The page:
How this rejuvenating, re-evaluating and restructuring translates into action for each of us will vary. We’re all different. We each have our own unique set of dynamics in our lives. But taking the time to rejuvenate, re-evaluate and restructure is one of the essentials we all have in common. I’d love to hear how this works for you! Please feel free to comment!

Related articles


ABOUT THE AUTHOR: Rosie Cochran

I am a pastor’s wife, former missionary, mother of four great sons, and author of three books: Betrayed, Identity Revealed, and A Murder Unseen. (Available at: Amazon.com.) I have a passion for God, my family, and writing! Follow me on Twitter and Facebook.

Have a question? Email Me!

Creating Flawed Characters

March 28, 2012 3 comments

When writing a novel a writer should create living people; people not characters. A character is a caricature.
~ Ernest Hemingway

Caricature of Aubrey Beardsley by Max Beerbohm...

Caricature of Aubrey Beardsley by Max Beerbohm (1896)  (Photo credit: Wikipedia)

The characters we create in our novels must be more than characters. They must be real. If they don’t jump off the page and come alive to the reader, we have failed.

But how do we do that? How do we avoid creating characters that are mere caricatures?

How do we create characters that resound as real to our readers?

We may have the ideal character in mind for our story. What we must guard against is inadvertently creating our character to the point of perfection.

That would be a mistake. A big mistake! The ideal character must also be imperfect. Ideal characters are patterned after real people.

Real people have flaws.

Real people make mistakes.

Real people are imperfect.

If we want our characters to be believable, we must create them flawed. They must make mistakes. They must have imperfections.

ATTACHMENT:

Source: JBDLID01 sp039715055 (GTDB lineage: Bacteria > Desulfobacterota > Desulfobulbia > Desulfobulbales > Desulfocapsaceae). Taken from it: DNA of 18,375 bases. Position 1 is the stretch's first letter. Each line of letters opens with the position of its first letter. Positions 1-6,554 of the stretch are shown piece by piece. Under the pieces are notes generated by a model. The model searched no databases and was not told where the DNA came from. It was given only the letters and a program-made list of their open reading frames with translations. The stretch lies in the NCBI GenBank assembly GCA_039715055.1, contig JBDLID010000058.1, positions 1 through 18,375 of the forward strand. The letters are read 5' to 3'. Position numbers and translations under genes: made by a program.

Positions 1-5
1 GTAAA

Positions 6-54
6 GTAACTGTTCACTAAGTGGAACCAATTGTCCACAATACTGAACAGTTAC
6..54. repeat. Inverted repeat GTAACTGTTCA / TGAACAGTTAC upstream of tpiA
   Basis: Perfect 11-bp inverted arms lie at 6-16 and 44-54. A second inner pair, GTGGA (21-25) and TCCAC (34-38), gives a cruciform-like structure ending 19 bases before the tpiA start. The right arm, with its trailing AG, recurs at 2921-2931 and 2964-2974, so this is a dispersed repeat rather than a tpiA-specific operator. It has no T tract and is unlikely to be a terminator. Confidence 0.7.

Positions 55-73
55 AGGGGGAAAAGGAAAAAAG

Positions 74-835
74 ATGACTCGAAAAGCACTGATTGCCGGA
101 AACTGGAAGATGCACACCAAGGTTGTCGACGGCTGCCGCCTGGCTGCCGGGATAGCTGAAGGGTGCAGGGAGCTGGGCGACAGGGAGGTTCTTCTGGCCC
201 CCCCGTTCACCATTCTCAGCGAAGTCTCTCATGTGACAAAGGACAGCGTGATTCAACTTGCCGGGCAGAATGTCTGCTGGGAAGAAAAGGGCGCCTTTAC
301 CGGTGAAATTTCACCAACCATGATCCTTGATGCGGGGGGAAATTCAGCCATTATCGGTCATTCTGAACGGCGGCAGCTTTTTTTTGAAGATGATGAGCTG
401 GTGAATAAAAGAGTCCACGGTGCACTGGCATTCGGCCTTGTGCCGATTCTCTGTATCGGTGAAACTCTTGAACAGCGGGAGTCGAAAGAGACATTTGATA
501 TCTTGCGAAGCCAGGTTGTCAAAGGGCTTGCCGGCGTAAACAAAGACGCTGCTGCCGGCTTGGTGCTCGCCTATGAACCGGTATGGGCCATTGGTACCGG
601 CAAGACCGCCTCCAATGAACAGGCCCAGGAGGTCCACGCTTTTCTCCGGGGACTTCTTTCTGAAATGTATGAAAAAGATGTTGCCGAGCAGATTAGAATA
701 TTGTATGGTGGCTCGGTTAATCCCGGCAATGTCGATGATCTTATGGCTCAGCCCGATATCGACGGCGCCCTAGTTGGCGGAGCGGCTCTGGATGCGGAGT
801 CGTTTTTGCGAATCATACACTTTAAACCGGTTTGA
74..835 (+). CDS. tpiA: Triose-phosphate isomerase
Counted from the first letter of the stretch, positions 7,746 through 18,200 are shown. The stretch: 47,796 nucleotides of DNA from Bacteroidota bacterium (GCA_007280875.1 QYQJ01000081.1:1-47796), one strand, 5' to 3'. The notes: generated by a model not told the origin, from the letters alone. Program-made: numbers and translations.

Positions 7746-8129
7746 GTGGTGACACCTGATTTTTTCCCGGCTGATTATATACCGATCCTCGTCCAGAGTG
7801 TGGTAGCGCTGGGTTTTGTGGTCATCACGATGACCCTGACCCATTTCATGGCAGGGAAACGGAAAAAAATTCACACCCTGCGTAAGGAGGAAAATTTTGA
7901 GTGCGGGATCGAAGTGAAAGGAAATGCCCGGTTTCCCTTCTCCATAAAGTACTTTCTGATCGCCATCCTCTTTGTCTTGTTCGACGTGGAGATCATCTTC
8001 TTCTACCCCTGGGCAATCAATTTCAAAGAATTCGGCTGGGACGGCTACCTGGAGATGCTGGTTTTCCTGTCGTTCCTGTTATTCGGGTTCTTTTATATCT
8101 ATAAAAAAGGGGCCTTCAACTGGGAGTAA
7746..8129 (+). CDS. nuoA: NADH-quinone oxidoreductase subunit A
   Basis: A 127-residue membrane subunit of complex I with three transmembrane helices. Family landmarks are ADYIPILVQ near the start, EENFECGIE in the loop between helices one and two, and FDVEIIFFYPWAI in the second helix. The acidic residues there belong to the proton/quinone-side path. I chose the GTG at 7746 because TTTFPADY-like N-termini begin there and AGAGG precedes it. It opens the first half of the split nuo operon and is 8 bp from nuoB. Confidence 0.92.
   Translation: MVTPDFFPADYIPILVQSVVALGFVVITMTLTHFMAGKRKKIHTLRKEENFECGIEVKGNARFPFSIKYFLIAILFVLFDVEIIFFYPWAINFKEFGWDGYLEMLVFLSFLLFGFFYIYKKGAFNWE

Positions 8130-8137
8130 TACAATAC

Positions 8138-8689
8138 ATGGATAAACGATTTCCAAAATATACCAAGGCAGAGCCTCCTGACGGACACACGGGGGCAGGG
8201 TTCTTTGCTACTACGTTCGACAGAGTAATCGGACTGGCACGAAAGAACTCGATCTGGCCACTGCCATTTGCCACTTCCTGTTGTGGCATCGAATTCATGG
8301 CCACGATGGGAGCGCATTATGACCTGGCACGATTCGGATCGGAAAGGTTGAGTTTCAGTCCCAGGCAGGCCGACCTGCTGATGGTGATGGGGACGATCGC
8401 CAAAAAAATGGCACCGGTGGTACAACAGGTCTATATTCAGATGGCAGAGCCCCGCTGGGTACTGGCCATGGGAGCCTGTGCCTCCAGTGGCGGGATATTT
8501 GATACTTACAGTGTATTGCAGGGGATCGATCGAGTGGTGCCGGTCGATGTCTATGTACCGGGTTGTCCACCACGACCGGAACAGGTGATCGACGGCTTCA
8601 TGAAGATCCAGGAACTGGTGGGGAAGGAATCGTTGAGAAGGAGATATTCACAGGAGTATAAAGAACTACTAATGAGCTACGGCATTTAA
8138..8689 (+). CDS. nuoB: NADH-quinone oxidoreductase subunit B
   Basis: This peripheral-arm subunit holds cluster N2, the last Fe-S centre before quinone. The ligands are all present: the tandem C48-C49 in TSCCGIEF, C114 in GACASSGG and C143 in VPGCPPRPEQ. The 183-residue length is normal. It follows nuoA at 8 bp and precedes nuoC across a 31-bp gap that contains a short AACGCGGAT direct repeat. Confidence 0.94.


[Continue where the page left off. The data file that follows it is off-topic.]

People relate to flawed characters because we are all flawed.

As we write and review, we must critique our characters. If we don’t, for sure our readers will! And if they are too perfect? — Then we rewrite.

●  We give them realistic flaws.

●  We give them issues.

●  We don’t give them the ability to deal with every issue.

●  We make them vulnerable.

A too-perfect character? — Been there. Done that.

In the first draft of A Murder UnseenSandra was too perfect. She handled the tragic circumstances thrown at her with near android-like perfection. 

It was so wrong on so many levels. 

The rewriting began. The plot remained, but the humanity of the main character received an overhaul. Though Sandra essentially remained the same, deeper emotions were introduced, insecurities surfaced, and android-like perfection was replaced with the emotional vulnerability of a woman fighting the odds to survive. Sandra became a character that needed the reader on her side.

Face it. None of us are perfect. We don’t need perfect characters. In fact, we don’t want perfect characters. We want characters we can relate to, that inspire us. We want characters that overcome the odds—despite their imperfections and flaws.

If you go away with nothing else, go away with this: The ideal character IS flawed. Our perfect character must be imperfect. 

Comments anyone? I would love to know how you make your perfect character not quite so perfect!

Related articles


ABOUT THE AUTHOR: Rosie Cochran

I am a pastor’s wife, former missionary, mother of four great sons, and author of three books: Betrayed, Identity Revealed, and A Murder Unseen. (Available at: Amazon.com.) I have a passion for God, my family, and writing! Follow me on Twitter and Facebook.

Have a question? Email Me!